News

Interview with Connecticut For Sale

Posted Aug 26, 2014

How to Create a Sustainable Landscape: An Interview with Wendy Lindquist of Lindquist Design Associates By Wendy Lindquist Please tell us a little bit about your company and the services you offer. We offer a full range of design and installation services. We create master plans for the entire property, which can be phased in over time, and we also work with homeowners and businesses on designs for foundation plantings, poolscapes, outdoor rooms, vegetable gardens and basically anything that pertains to the outdoor environment. I work in collaboration with two other designers and we have three installation/maintenance teams. Can you briefly explain what a sustainable landscape is and what it might look like? Sustainability is defined as “meeting the needs of the current generation without compromising the ability of future generations to meet their own needs.” So a sustainable landscape is one that not only thrives today but also is stewarded in a way that supports the ecosystem for future generations. The appearance of sustainable landscapes depends on the region and climate because they are constructed to respond to their specific environments. They will have plants that are native or noninvasive to the area, and avoid plants that require pesticides and other noxious chemicals. They are resilient to the climatic extremes of the site. In what ways is this different from a typical garden/landscape that a homeowner would have designed and installed? We often see homeowners approach the design of their landscape similarly to how they would the inside of their house. Designing for the outside is different from interior design because many more factors must considered. The personal style and taste of the homeowner are essential, but now they are dealing with living, growing things that can die if their requirements aren’t met. Soil conditions, moisture and drainage, pH, cold and heat tolerance, sun/shade, scale and mature size of plants must all be taken into account. It is not uncommon to see a Colorado Spruce planted in a narrow area between a house and a driveway, which is not sustainable. We have many clients with a broad knowledge of plants and gardening experience, but the landscape industry is constantly changing with new introductions of plants and up-to-date research for best practices. For example, the ‘Do Not Plant List’ which bans certain invasive plants in the state of Connecticut is periodically updated and revised. We have access to the resources necessary to stay current with this dynamic knowledge in ways that may be overwhelming for most homeowners. What are some common questions that people ask you about creating a sustainable landscape that is in harmony with its natural and architectural heritage? Perhaps the most interesting questions concern native plants. We don’t believe that every plant in the landscape has to be native and this is heresy for some people. We do stress that a high percentage of plants need to be native in order to support the whole ecosystem. But as long as a plant isn’t invasive, if the homeowner wants a specific specimen, like the Japanese Katsura tree, we have no problem with that. Another very common question is what plants will survive the super storms and the salt water inundations. The answer is very few but there are some and if they are arranged in an interesting way...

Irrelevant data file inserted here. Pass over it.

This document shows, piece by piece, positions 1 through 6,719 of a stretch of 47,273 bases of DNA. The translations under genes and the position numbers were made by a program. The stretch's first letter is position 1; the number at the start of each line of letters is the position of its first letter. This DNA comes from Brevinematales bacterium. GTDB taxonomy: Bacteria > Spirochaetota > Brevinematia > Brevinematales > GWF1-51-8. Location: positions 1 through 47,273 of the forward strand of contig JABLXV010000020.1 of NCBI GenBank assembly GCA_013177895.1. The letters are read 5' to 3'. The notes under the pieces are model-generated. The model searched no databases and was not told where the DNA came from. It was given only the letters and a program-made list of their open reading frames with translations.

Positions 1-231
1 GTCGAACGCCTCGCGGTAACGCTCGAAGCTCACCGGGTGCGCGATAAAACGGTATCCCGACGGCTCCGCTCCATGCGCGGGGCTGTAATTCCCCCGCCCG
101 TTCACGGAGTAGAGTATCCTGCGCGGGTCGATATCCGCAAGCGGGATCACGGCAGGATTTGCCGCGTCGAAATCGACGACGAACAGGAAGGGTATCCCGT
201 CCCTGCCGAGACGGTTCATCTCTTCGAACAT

read more

Garden Design Bocce Article

Posted May 7, 2014

Garden Design Bocce Article

There are a number of theories as to why bocce spread so quickly in America’s better backyards in the past decade, but the most compelling is the oenological hypthothesis.  Bocce, in which grapefruit-size balls are rolled down a finely groomed court, can be played while holding a wine glass with nearly zero spillage.  Not for nothing, as they say in Brooklyn, where Italian gentlemen play the game in public parks, but bocce’s sudden popularity closely tracks the meteoric rise of domestic wine consumption over the same period.  According to Bridgeport, Connecticut landscape designer Wendy Lindquist–who launched a subsidiary, Bella Bocce, in 2003 to handle the heightened demand–clients commonly ask to add a side terrace or “heckler’s court”.  Any feature with “heckler” in its name suggests that collateral imbibing is going on too. Bocce could not succeed if it didn’t also satisfy the gardener of the house.  The serene surface provides a natural, and neutral, ground to frame with plantings.  At less than half the width of a tennis court, and a third the cost, bocce (or its French cousins, boules and petanque) also delivers a lot of European-style elegance for the buck.  And as the building boom mounted through the early ’00s, bocce had the virtue of being novel.  “People always want something their friends don’t have,” says Michael Donnellan of Summerhill Landscapes on Long Island’s East End, who put in his first bocce court ten years ago. That impulse likely goes back to the Greeks, who imported some version of the game from Egypt.  The Romans, who copied so much of what the Greeks did, gave us the game we know today.  A small ball called a jack is tossed to the far end of an 87-by-11-foot court, and. . .read the full article by Paul O’Donnell at...

read more